No progress made on fate of Richland alternative schools

Ty Beaver, Tri-City HeraldJune 3, 2014 

The Richland School Board is no closer to a decision on the future of two alternative schools despite a two-hour discussion Tuesday and plenty of public input.

The board requested more reviews of open land at Jason Lee and Lewis & Clark elementary schools as they consider where to place either Three Rivers HomeLink or River's Edge High School.

The district will ask its property broker to recommend any new land purchases that could accommodate one of the programs. Board members also asked staff to forward any "outside-the-box" ideas.

"As far as I can tell from the board's discussion, everything is on the table," said Superintendent Rick Schulte.

Some HomeLink parents and educators criticized the board for taking this long to find a way to meet their cramped program's need for space. Others blasted a recent board proposal to move one of the schools to a lot on Wellsian Way that is currently a parking lot but could lead to sacrificing adjacent playing fields.

Some board and community members agreed on one thing -- decision is needed soon.

"I agree we need thoroughness but we also need swiftness," said Jessica Levy, a HomeLink parent.

Providing more space for HomeLink, a K-12 parent-partnership program with about 400 students, was included in the $98 million bond approved by voters more than a year ago. The program currently uses space in a church near Lewis & Clark school and near a modular building used by River's Edge.

The board recently decided to move either program to the lot on Wellsian Way at the foot of Carmichael Hill, where a modular building would be built. If River's Edge was moved, HomeLink could move into the alternative high school's former building.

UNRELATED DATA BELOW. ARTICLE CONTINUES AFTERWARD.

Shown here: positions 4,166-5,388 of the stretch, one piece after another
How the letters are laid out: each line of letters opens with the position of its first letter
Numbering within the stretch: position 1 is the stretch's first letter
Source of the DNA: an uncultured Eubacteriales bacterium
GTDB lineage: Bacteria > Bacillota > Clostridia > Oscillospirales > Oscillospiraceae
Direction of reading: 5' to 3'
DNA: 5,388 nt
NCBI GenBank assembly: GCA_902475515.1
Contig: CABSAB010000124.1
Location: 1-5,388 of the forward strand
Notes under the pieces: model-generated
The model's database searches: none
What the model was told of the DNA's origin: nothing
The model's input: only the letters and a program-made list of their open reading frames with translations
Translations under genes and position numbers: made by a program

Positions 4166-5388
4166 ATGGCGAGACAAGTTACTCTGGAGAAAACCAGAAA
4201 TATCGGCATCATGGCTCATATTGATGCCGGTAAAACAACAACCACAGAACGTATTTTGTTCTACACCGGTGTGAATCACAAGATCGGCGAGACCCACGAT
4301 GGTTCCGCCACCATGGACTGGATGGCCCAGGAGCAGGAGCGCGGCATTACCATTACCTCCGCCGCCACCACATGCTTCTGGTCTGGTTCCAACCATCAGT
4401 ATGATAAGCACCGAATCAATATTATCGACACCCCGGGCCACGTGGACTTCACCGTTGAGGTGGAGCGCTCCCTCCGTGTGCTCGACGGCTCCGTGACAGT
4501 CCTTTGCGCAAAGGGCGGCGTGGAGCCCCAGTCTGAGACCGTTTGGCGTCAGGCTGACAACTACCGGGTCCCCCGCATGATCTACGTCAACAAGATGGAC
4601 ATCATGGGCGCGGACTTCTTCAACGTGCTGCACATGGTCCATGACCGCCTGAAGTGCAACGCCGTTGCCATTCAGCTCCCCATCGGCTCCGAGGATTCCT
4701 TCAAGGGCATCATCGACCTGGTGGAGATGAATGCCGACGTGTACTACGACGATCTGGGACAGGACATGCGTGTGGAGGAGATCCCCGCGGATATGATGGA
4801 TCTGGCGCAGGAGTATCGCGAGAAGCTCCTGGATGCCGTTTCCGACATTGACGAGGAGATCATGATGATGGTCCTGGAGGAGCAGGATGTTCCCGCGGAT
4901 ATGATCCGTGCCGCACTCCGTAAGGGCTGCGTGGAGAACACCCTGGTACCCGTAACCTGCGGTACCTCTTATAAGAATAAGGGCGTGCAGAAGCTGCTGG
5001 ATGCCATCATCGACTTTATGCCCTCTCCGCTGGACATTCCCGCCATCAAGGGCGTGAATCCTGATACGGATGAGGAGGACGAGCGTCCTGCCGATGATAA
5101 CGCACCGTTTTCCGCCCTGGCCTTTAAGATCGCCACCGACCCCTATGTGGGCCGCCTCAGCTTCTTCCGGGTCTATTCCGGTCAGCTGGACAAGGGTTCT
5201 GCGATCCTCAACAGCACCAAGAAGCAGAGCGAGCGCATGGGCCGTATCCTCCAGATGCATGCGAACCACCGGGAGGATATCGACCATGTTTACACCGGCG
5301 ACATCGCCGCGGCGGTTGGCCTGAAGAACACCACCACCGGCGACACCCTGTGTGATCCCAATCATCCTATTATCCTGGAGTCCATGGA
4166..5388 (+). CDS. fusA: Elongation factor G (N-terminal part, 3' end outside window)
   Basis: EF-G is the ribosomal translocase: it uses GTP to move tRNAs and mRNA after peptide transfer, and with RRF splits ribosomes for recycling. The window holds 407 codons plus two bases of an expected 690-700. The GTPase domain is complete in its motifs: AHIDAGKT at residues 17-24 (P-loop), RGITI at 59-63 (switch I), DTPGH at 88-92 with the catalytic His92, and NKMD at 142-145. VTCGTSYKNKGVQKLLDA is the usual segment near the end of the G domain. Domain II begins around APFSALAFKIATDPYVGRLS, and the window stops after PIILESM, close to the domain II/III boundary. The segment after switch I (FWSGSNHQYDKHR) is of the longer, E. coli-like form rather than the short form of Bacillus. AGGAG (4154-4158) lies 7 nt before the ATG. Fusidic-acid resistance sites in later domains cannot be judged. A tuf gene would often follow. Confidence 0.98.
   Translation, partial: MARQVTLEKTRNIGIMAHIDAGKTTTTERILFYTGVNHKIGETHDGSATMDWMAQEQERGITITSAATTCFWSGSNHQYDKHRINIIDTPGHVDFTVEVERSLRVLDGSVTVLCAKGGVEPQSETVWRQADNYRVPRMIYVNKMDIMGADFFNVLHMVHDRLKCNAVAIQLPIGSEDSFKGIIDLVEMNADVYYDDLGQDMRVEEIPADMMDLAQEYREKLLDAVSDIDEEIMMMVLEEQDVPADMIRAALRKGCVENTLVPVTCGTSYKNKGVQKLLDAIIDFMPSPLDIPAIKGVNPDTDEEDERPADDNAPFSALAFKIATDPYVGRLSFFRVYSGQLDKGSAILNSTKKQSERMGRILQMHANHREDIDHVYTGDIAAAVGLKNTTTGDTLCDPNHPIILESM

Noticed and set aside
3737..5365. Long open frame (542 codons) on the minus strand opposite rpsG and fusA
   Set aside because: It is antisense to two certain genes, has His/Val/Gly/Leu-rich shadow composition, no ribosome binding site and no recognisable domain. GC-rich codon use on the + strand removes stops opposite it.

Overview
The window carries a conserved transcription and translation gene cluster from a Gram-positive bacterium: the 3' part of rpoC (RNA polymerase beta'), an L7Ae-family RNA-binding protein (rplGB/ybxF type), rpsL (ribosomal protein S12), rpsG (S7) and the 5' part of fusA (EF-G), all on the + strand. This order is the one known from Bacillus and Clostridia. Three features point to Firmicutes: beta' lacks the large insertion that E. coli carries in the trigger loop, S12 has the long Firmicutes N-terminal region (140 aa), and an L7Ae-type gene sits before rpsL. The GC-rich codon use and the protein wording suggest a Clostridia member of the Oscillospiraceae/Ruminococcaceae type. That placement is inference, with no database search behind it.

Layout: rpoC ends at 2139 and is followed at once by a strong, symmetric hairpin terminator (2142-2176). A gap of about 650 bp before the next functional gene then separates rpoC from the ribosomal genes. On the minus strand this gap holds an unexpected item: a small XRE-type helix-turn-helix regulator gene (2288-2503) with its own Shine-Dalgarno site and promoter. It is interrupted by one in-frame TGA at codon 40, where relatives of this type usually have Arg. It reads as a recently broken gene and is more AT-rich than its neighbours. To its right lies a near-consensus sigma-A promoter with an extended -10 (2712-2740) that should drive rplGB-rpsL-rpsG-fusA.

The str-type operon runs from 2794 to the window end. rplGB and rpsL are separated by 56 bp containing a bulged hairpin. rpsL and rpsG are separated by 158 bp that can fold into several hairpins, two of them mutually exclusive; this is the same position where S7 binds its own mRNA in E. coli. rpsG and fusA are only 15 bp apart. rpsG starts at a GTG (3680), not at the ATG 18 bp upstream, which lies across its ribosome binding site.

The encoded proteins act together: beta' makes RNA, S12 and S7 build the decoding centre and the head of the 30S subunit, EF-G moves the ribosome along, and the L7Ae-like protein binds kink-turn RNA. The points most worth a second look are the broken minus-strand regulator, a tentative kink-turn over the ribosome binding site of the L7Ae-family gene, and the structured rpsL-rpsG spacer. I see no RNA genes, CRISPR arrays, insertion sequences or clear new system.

River's Edge Principal Dan Chubb said he was originally opposed to the idea of his program moving but further review shows it would provide more benefits than problems. It also would better serve HomeLink to stay near Lewis & Clark, said HomeLink teacher and parent Trevor Macduff.

But others attacked the idea at Tuesday's meeting. A few HomeLink parents said they felt they were promised a new building in the bond and that they and their children are treated as second-class citizens and only receive "hand-me-downs."

Others said the Wellsian Way site is too small and the program needs room to grow.

"Putting a modular building on a dinky little spot doesn't look like we're being invested in, it feels like we're being shoved somewhere," one parent said.

Some parents and boosters said the Wellsian Way gravel lot is used frequently by people visiting Fran Rish Stadium or using nearby playing fields for practice.

"I know there has to be other places, there has to be other options," said a Richland High School student who plays lacrosse.

Both groups also weren't excited about a proposal from Chairwoman Phyllis Strickler and board member Mary Guay to possibly move HomeLink to a new building that could be built on Van Giesen Street near Jason Lee, again because of space constraints and the loss of play fields.

Board member Rick Jansons suggested HomeLink could temporarily move into the old Lewis & Clark building after its vacated and the new one, currently under construction, is occupied. District officials shot that idea down, saying the building permit is contingent on the old school's demolition once the new one is finished.

Jansons also urged the board to take time to thoroughly review any decision on the future of the programs, even if it means that HomeLink won't have more space in time for fall 2015, the original deadline. However, others on the board said they wanted to move quickly to meet the deadline.

"What is most important is to have HomeLink in a new home by September 2015," said board member Heather Cleary. "It's important we keep that promise."

-- Ty Beaver: 509-582-1402; tbeaver@tricityherald.com; Twitter: @_tybeaver; Google+: +TyBeaverTCHerald

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